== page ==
Karen Lillie wanted shoppers to have the chance to purchase more fair trade, earth friendly, natural fiber and organic products, so she opened not one – but two – shops on Washington Avenue in Cedarburg.
Four years ago, she opened Lillies inside the Cedar Creek Settlement. The business was located on the third floor of the former mill, but she says it was difficult for some customers to climb the multiple flights of stairs. So, two years later, she opened in her current location, W62 N553 Washington Ave., which allows her shop to have more space and exposure.
Lillies specializes in Fair Trade clothing, jewelry, art and gifts – many of which are made from recycled products. About 60 percent of the items sold at Lillies are Fair Trade, which basically means that workers receive a livable wage for their products and do their tasks in a humane environment.
Many of the items are from Nepal, Ghana, Kenya, Guatemala, South Africa, Ecuador and Thailand, but they also have products made in the United States.
Shopping at Lillies is as much of an educational experience as it is a consumer one. Easy-to-read signs appear next to many of the items, explaining who made the products and where, sometimes with photos and web addresses for anyone who wants more information.
"We live in a country where children are educated. They are not working 12-14 hours a day. We are so far removed from this," she says. "Lillies tries to bring to the forefront these realities. We tell their stories in the shop."
Lillie says she prefers to do business with organizations that are doing more than just buying items from other countries. For example, BeadforLife, located in Boulder, Col., works closely with women in Uganda, enrolling them in a two-year training program that teaches them business skills that will help them be more sustainable once they graduate from the program.
PooPoo Paper, another of Lillies' favorites, is a group out of Sri Lanka that makes paper items from elephant dung. Apparently, elephants were destroying farm land, and so farmers shot the animal to protect their crops. So, a group made an agreement with the farmers: if they didn't kill the elephants, they would collect their poop (which once cleaned is a woody, pulpy material because of their vegetarian diet), make it into sellable paper products and give enough money to the farmers so they would not have to rely on farming to make money.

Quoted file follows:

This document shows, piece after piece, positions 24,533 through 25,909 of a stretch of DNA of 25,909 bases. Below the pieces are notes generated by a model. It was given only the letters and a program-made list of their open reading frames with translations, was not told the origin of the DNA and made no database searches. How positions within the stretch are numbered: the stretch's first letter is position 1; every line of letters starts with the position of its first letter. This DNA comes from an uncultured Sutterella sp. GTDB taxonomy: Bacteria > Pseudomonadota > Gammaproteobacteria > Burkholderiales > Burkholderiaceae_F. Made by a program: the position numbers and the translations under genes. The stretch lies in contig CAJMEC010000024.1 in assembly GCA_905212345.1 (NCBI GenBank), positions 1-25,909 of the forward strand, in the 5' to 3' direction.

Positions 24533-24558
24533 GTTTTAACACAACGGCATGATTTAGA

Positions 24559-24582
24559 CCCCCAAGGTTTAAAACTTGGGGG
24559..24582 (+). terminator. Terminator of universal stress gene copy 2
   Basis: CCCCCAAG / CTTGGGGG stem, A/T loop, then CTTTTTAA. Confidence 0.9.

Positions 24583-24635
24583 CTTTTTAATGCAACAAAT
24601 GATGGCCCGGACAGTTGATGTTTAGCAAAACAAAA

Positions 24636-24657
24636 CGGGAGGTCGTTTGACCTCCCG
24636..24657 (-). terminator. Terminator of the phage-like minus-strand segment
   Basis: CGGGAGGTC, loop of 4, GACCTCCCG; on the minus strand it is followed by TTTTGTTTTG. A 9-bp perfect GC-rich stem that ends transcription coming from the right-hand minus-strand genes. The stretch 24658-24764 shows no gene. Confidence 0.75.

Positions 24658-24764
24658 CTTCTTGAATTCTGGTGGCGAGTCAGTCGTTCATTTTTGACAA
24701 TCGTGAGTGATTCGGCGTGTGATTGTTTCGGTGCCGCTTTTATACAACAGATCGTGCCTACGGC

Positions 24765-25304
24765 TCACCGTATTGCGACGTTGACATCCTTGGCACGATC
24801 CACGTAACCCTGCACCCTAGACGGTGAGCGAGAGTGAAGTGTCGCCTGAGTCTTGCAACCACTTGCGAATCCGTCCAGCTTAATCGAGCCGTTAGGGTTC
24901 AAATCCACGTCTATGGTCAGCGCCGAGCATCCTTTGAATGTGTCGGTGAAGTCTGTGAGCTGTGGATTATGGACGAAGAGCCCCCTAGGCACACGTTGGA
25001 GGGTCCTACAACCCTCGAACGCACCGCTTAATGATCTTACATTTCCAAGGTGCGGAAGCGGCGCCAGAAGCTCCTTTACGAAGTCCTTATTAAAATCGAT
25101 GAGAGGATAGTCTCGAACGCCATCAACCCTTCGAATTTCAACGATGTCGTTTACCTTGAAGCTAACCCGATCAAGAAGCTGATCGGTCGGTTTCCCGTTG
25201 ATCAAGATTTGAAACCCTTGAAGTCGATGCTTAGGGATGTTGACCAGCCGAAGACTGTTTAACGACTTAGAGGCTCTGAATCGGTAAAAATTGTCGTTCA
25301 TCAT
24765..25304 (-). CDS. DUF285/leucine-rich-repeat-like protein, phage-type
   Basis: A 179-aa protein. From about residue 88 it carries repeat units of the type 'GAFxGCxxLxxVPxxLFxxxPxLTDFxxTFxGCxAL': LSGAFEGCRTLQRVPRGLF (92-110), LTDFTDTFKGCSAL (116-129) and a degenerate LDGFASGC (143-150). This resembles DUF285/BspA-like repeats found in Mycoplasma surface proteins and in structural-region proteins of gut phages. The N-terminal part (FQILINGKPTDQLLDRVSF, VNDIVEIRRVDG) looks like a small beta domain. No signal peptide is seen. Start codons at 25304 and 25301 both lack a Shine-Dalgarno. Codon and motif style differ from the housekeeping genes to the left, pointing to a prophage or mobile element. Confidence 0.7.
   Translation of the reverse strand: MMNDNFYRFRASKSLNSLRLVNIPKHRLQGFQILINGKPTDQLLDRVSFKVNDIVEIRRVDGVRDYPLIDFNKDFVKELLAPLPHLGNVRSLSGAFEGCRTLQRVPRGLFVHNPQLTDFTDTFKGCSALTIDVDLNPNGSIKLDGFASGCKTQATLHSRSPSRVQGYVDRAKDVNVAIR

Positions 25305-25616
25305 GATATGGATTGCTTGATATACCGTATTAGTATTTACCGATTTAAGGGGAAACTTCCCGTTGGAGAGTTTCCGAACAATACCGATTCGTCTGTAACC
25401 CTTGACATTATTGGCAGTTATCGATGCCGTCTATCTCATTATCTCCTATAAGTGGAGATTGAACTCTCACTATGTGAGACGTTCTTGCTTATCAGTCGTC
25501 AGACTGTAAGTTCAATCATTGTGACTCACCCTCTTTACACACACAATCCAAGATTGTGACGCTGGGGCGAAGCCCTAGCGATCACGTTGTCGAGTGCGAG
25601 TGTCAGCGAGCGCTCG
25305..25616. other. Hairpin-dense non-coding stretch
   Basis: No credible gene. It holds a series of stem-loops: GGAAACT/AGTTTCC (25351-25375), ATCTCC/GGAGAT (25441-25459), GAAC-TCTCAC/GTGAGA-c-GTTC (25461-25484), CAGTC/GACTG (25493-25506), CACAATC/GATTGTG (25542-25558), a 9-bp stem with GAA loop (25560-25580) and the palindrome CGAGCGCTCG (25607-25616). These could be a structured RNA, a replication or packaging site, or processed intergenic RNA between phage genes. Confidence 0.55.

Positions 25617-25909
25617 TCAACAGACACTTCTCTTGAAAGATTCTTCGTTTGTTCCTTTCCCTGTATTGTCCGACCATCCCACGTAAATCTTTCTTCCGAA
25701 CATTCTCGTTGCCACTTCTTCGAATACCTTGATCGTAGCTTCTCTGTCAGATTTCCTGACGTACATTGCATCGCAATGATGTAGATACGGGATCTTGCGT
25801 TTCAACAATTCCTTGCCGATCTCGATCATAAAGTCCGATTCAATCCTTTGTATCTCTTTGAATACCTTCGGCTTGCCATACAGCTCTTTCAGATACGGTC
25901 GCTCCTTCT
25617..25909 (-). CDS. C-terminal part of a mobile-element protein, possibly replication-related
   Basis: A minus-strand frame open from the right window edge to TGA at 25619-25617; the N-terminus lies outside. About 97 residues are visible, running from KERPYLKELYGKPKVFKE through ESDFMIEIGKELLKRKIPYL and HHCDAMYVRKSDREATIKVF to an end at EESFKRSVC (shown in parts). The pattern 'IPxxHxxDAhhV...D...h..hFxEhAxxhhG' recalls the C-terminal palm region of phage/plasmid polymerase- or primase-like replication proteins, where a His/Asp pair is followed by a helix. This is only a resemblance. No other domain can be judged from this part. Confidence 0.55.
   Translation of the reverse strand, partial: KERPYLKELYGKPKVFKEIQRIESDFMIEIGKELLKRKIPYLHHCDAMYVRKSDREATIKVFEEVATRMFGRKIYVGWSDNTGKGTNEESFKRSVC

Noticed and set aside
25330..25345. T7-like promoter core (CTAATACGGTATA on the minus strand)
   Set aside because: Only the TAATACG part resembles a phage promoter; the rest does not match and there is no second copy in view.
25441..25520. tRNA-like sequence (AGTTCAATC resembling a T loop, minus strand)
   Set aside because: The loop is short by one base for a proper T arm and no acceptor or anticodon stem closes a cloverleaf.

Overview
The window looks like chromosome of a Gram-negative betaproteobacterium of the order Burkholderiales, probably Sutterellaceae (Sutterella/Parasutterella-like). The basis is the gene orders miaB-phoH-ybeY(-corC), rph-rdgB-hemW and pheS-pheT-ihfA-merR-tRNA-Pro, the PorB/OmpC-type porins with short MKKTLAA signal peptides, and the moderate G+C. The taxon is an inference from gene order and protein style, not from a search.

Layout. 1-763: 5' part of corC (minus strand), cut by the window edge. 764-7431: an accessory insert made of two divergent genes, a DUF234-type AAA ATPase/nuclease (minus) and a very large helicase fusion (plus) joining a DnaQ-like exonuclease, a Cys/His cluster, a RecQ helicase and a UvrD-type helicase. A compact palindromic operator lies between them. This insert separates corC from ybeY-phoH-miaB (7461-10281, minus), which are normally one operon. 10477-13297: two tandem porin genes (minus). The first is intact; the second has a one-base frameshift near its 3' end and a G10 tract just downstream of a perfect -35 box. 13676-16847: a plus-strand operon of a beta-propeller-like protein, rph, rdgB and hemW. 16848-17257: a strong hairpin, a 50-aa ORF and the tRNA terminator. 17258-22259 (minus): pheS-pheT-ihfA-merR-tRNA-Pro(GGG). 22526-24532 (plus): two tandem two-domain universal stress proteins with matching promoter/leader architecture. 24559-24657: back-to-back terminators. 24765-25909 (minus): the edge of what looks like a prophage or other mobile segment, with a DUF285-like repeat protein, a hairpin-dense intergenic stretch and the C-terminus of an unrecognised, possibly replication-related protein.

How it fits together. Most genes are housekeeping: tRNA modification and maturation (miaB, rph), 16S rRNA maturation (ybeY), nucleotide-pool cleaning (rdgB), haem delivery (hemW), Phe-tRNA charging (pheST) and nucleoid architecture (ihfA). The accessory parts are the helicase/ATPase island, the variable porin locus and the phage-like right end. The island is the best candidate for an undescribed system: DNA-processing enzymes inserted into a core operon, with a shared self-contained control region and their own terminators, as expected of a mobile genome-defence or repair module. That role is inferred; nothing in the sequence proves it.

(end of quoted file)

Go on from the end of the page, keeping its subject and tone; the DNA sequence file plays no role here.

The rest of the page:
"And no, it doesn't smell," says Lillie, laughing. "In fact, they're some of our best-selling items in the store."
About a year ago, she opened her second business, Weeds, W62 N588 Washington Ave., which is across the street from her first venture. Lillie says she opened Weeds after basically running out of room at the other shop. Weeds focuses less on Fair Trade items and features more items made in the United States with a focus on Wisconsin-made products.
During the summer, Weeds features a lot of green gardening tools and products along with heirloom seeds and produce, like farm-fresh eggs. All year 'round, they sell a lot of loose teas and bulk herbs and spices. Lillie has a full time employee who is an expert in herbal healing properties.
"The teas have really blossomed into craziness. People just love them," she says. "And we let people sample our spices before they buy them."
Weeds also features all-organic beauty products, many of which are locally made, like soaps from Renaissance Herbs in Belgium, Wis., and lotions and soy candles made by the Kewaunee-based Good Earth company. There's also a decent selection of local art, including hairpieces made entirely from found feathers by Jamie Sue Beaupre.
"I always wanted to have more organic and Fair Trade products around here (in Cedarburg)," says Lillie. "But no one was doing a lot of it."
Lillie is the mother of three children, ages 25, 27 and 29. Her daughter, Katie, travels to Nepal multiple times a year with an organization called Avsar United that sponsors kids so they can go to school.
For $160, a Nepalese child can attend school for a year. Katie personally finds the families that are in the most need and then returns to make sure the children are attending school. People who sponsor the students receive photos and updates through Katie.
When Katie returned from Nepal in October, she was engaged to a Nepalese man. "Well, we would have been surprised, had we not already found out on Facebook," says Lillie.
Prior to opening the shops, Lillie was a controller for a manufacturing company. She says she grew tired of the pressure and the long hours, so she decided to move into retail instead.
"It's ironic because the hours are just as long here, if not longer," she says.
Lillie says the Cedarburg community has been very supportive of her business, and sometimes even surprised that businesses like Weeds and Lillies are in the neighborhood. Some say the businesses seem more like shops that would be on Brady Street in Milwaukee or State Street in Madison.
The high level of tourism in Cedarburg, both in the summer and during the holidays, is enormously helpful to Lillies' businesses.
"This is a 'Norman Rockwell' town. It really takes you back in time. It brings a lot of tourists through," she says. "And the people who live here have been great. They are understanding the importance of what you're buying and who you're supporting."
Molly Snyder started writing and publishing her work at the age 10, when her community newspaper printed her poem, "The Unicorn.” Since then, she's expanded beyond the subject of mythical creatures and written in many different mediums but, nearest and dearest to her heart, thousands of articles for OnMilwaukee.
Molly is a regular contributor to FOX6 News and numerous radio stations as well as the co-host of "Dandelions: A Podcast For Women.” She's received five Milwaukee Press Club Awards, served as the Pfister Narrator and is the Wisconsin State Fair’s Celebrity Cream Puff Eating Champion of 2019.